I feel reflective today. On Saturday, my daughter will be getting married. It is a day I dreamed of since my husband bent over me and whispered, “It’s a girl, dear.” I vividly recall kneeling by my bed when she was just a little girl and asking the Lord even then to prepare the man who would become her husband. I had no idea at the time that he was growing up, across the ocean, in Sweden.
Elizabeth has not rushed into marriage. At her age, I had been married for ten years. She was a two year old and her brother John was seven. I had chosen to leave the work world and invest my life in my children while they were young. She has chosen to invest in the talents that God has given to her as a professional musician. Our choices were different, not better or worse, just different.
The same applies to all the details about the wedding. I chose to wear a long white gown and have four bridesmaids in dark pink, carrying gladiola picked apart and made into round bouquets. Four young men, in uniform accompanied them. She has chosen not to have bridesmaids or ushers and to wear a lovely black gown with a red sash. Our wedding was in a large church with all of the traditions of a church wedding: entrance to the music of the grand organ, hymns, Scripture reading, repetition of vows, solos, signing of the register, and walking down the aisle as husband and wife to the recessional.
Elizabeth has chosen to look after the administrative functions at the city hall with her brother and her groom, Johan’s friend as witnesses. The ceremony on Saturday will be a simple public declaration of their vows to each other and a blessing of their union by God and the community of which they are a part. Choosing to have a wedding that reflects the distinctiveness of who you are is beautiful and sacred, as we have been created with our own uniqueness.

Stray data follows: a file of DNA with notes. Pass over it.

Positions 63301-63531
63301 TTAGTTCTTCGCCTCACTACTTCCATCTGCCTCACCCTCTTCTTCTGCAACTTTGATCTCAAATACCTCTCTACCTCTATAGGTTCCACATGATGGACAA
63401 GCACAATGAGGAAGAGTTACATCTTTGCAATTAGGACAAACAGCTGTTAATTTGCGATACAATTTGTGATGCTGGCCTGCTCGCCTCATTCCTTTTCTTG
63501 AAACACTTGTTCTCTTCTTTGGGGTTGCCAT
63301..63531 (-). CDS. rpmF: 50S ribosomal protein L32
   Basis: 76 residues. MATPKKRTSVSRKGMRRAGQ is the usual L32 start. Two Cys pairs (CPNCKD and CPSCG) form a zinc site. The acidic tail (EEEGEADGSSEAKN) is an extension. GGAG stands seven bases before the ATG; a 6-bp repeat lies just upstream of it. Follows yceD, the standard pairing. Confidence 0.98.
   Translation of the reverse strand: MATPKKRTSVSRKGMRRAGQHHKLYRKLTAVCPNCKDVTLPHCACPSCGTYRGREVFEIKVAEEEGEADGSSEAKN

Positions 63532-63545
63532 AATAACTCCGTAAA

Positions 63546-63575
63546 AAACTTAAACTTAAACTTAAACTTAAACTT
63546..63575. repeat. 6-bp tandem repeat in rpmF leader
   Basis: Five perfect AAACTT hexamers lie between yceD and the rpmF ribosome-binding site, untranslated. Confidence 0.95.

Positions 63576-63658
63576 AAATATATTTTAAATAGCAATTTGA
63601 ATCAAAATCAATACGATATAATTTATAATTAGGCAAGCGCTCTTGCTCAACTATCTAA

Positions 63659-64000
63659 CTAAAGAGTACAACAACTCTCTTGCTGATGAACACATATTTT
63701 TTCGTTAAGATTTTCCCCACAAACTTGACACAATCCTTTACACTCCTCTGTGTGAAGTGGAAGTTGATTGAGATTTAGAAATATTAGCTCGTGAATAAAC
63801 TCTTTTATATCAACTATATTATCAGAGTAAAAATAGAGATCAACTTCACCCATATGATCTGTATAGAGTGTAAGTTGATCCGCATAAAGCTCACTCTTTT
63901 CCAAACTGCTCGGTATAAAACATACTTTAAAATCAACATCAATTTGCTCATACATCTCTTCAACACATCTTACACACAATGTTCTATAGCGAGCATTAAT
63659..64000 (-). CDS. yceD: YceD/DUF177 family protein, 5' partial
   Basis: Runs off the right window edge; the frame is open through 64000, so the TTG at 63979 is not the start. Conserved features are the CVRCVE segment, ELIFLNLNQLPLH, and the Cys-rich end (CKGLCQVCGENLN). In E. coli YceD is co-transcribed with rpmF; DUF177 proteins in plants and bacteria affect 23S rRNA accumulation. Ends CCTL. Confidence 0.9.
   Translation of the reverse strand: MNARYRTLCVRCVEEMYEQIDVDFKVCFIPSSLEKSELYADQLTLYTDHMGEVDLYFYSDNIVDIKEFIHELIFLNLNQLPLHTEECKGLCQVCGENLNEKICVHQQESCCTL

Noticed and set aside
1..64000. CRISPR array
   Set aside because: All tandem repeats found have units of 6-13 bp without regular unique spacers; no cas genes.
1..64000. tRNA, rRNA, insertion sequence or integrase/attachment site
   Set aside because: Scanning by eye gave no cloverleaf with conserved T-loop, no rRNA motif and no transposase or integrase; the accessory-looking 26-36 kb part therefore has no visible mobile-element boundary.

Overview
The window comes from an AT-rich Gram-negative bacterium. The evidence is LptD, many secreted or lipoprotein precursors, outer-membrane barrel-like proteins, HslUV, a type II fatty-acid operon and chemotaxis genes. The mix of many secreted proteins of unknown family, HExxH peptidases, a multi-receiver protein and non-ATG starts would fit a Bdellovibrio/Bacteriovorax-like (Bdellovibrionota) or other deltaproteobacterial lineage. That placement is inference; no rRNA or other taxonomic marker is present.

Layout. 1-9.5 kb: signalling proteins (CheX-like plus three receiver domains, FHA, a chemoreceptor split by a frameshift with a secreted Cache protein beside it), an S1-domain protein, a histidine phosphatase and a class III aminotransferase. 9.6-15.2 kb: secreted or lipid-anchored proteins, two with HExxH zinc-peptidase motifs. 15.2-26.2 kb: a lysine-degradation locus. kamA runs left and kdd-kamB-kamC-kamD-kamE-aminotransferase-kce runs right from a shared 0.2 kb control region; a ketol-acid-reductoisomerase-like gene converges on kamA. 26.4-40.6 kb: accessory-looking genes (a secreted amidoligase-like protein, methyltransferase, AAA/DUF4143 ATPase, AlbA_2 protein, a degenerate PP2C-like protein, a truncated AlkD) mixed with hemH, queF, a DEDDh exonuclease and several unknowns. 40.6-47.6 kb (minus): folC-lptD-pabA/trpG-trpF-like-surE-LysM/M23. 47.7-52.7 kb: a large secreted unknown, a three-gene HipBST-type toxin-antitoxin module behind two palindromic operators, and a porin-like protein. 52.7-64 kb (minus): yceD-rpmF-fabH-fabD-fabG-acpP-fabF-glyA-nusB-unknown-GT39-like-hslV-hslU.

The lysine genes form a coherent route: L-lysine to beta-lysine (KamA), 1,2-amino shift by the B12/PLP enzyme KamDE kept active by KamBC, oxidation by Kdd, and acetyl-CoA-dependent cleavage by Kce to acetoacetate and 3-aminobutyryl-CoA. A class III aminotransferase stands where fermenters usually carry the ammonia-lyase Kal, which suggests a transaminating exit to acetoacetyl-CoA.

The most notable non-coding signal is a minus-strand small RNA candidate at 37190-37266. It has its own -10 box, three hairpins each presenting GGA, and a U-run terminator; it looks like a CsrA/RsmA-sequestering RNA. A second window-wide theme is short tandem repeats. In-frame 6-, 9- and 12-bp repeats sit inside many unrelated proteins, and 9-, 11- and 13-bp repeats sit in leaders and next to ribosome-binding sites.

To Elizabeth the preservation of the environment has great significance. She will not be decorating the hall with flowers the way I did. She has chosen to use objects from nature that can be brought inside and returned to nature when the day is over. That is good stewardship, in my opinion. She knows herself and knows how to incorporate into this sacred time the things that are important to her and to Johan.
I am happy that Elizabeth has chosen to take this step. In many ways, we look at the world quite differently. The world that she lives in is not the world that I live in. It is not only that she inhabits the world of music and artistic pursuits and I the world of religion, writing and non-profits. She also is from another generation. She does not have the history that I have.
Even in the years when we lived under the same roof, we were not living in the same world. I was an adult and I saw things from a grown up perspective. She was a child and an adolescent and saw things from a changing vantage point as the years progressed. As we talk about experiences from those years, we realize that our viewpoints were quite different. To think that we really know our children is absurd. To think that we really know ourselves is equally bizarre. However, as we talk to one another and share deeply those things that are important to us our horizons are broadened and we are able to appreciate the uniqueness that each of us possess.
As we celebrate with Elizabeth and Johan on Saturday, I will know a profound joy, that in spite of our differences, there are things that blend our hearts. We have both come to value the love of a man, with whom we want to spend the rest of our lives. We value the unique contribution that we bring to that relationship as women. We value the relationship we have chosen to invest in and nurture. Into each of our hearts, God has poured out the gift of love.
“And the greatest of these is love.”